Star Trek: 10 Biggest Takeaways From 'William Shatner: You Can Call Me Bill'

Television icon explores a lifetime, his legacy and the final frontier.

William Shatner You Can Call Me Bill Documentary Kirk
Signature Entertainment / CBS Media Ventures

As fans, and perhaps especially as Trek fans, we all develop a parasocial connection of one form or another to the stars on screen. That doesn't mean, however, that we know who they really are. I must admit that I went into this documentary with my own set of preconceived ideas about William Shatner. I came out truly captivated by Bill.

What does William Shatner need with another documentary, you might well ask? He's certainly forged a good part of his prolific career out of the factual programme and currently hosts the docu-series The UnXplained on The History Channel. Shatner has also produced a slew of Star Trek documentaries of which Chaos on the Bridge (2014) is a must-watch, and The Captains (2011) is far better than it gets credit. All of these, however — aside, in part, from Mind Meld: Secrets Behind the Voyage of a Lifetime (2011) — have all been turned outwards, away from William Shatner.

You Can Call Me Bill does the opposite, like never before. It turns the gaze inwards towards Shatner. As the documentary's promotional material describes it, You Can Call Me Bill is "an intimate portrait of William Shatner's personal journey across nine decades of a boldly lived and fully realized life".

Elegantly directed, equal parts witty and profoundly moving, at times irreverent, sometimes self-deprecating, but always sincere, and stripped of all bombast, this, the latest documentary from director Alexandre O. Philippe, a Legion M/Exhibit A Pictures production, is a philosophical trip through the life and career of a legend, although Shatner would no doubt prefer we just call him Bill.

10. By Any Other Name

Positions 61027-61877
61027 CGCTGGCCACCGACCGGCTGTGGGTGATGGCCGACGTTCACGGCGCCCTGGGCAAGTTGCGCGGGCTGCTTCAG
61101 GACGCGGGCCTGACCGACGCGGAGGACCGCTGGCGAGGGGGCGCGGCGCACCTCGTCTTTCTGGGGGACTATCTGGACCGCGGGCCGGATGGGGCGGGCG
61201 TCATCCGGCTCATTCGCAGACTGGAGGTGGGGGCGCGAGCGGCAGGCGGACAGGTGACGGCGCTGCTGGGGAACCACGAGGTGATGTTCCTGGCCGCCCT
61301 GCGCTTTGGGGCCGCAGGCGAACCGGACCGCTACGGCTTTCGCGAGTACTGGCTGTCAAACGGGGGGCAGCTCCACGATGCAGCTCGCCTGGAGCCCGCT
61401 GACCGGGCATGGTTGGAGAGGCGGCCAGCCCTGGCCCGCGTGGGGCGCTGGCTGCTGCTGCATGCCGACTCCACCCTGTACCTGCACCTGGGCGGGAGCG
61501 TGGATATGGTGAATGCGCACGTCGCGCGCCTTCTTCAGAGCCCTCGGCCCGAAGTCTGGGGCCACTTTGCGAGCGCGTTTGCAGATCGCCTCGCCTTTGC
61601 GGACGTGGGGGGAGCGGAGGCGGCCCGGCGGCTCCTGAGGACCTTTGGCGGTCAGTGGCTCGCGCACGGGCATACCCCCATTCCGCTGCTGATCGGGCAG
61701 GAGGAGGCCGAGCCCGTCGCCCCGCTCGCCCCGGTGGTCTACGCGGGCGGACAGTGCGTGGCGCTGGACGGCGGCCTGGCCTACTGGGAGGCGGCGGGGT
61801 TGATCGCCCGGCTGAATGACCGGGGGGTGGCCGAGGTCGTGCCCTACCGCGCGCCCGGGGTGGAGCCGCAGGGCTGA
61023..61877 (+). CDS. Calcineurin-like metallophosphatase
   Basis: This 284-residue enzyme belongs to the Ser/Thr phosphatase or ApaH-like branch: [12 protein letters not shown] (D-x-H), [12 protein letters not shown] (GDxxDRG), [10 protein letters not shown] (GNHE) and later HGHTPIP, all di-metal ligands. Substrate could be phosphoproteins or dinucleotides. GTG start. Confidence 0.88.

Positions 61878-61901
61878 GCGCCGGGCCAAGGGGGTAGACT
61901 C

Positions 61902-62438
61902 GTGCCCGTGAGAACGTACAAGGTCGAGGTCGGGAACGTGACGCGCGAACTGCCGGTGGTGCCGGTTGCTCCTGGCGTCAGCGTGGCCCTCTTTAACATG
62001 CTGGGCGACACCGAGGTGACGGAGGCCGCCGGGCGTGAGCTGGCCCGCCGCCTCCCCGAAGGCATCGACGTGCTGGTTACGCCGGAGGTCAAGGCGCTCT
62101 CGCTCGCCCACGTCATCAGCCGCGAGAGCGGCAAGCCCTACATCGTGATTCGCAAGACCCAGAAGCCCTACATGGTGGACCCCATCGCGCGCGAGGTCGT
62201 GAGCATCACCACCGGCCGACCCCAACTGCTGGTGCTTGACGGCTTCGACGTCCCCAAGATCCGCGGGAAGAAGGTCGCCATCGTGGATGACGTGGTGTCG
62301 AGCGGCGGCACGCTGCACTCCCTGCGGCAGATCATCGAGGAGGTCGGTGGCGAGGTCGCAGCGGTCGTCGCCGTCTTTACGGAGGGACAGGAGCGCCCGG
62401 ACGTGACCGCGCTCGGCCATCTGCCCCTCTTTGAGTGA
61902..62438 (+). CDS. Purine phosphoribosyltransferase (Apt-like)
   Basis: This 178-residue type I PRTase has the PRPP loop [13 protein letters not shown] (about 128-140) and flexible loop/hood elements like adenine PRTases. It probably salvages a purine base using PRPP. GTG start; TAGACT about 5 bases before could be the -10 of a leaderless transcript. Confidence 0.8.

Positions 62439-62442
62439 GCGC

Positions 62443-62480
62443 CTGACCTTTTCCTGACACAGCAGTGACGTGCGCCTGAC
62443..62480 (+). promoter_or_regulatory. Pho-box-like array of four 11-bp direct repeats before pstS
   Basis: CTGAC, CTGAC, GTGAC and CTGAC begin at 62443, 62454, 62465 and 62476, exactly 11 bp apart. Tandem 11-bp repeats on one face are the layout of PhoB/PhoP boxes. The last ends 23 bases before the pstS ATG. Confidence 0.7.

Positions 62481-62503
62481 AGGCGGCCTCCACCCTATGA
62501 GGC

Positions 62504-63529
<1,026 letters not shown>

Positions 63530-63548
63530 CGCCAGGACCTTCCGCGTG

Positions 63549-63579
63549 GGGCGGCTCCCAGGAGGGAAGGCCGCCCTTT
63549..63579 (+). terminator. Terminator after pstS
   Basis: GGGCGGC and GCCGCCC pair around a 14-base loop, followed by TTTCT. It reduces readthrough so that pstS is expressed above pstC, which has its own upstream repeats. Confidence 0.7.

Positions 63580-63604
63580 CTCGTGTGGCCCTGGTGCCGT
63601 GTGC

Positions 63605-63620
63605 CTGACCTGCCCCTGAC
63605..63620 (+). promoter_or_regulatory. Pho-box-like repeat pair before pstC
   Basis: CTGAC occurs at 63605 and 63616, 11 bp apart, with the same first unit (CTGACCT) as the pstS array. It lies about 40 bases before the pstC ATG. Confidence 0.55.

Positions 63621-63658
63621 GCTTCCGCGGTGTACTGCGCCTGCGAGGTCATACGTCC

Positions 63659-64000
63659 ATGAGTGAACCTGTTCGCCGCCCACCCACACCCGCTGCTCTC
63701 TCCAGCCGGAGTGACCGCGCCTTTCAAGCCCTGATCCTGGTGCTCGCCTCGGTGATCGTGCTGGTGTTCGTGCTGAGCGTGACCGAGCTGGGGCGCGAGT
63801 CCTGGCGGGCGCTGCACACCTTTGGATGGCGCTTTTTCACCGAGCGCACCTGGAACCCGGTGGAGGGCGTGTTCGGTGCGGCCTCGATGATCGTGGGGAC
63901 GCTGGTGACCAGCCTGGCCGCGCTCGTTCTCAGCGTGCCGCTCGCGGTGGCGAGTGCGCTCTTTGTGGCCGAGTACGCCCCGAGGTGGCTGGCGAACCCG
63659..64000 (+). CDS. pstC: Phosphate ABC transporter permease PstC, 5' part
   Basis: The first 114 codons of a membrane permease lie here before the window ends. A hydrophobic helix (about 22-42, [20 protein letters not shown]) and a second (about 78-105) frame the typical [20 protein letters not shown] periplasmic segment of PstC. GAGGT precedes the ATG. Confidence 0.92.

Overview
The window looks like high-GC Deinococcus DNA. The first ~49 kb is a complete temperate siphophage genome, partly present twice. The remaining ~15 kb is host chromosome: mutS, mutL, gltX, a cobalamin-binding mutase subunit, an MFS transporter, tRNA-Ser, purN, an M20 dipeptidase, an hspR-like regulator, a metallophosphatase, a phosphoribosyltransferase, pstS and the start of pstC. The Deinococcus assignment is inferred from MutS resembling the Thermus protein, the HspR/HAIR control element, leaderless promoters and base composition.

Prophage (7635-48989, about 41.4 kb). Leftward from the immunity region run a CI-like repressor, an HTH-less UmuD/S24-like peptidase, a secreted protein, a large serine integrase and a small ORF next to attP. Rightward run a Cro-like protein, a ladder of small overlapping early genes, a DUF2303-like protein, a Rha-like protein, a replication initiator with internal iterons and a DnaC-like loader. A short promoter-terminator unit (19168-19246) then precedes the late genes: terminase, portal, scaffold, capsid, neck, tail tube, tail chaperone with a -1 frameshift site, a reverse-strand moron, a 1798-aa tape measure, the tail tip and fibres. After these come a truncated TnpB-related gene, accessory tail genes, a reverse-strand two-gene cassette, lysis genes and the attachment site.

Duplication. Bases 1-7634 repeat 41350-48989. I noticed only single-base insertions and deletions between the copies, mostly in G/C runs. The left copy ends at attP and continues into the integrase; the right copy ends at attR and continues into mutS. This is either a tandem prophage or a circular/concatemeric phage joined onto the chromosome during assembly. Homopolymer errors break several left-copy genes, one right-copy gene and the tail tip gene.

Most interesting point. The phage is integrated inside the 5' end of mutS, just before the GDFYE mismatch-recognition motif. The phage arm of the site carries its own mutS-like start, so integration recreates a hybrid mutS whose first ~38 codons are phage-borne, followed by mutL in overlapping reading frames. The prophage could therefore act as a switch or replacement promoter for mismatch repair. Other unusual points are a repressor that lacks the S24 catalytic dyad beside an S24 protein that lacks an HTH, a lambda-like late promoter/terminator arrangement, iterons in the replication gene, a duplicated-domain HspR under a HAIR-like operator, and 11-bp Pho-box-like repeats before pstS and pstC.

William Shatner You Can Call Me Bill Documentary Kirk
Signature Entertainment

I have seen William Shatner: You Can Call Me Bill several times now. I already have all my notes, everything I need to write this piece, and yet I find myself returning to rewatch. To admit this is not entirely objective of me either — then again, nothing ever is — but recent events in my own life have created an uncanny resonance with the themes and philosophy of You Can Call Me Bill. I'm drawn to it. There is no doubt many others will be too.

There is one name in the title, but the themes of You Can Call Me Bill are as broadly universal as they are individual, and often 'universal' in the sense of 'the universe'. At the same time, no other name could be an effective replacement. The documentary is not just about Bill, it needs Bill, for his candour, his intelligence, his philosophy, and for the uniqueness of his life still living. You Can Call Me Bill is also about Shatner's career, about those other names he is, and yet he is not: You Can Call Me… Kirk, Denny Crane, T.J. Hooker, a Shakespearean actor, an entertainer.

But why this? Why now after previously saying no to a biographical documentary? As Shatner told CinemaBlend's Mick Joest, he had refused in the past because it "seem[ed] so final," but that now,

At this age, maybe it's time […] to put it down on film what I feel […]. What I was doing was telling the honest truth, unadulterated by, 'I wonder what people will think.' So that my family in the years to come will have some kind of legacy from me.

This is personal. By that other name, this is Bill.


Jack Kiely is a writer with a PhD in French and almost certainly an unhealthy obsession with Star Trek.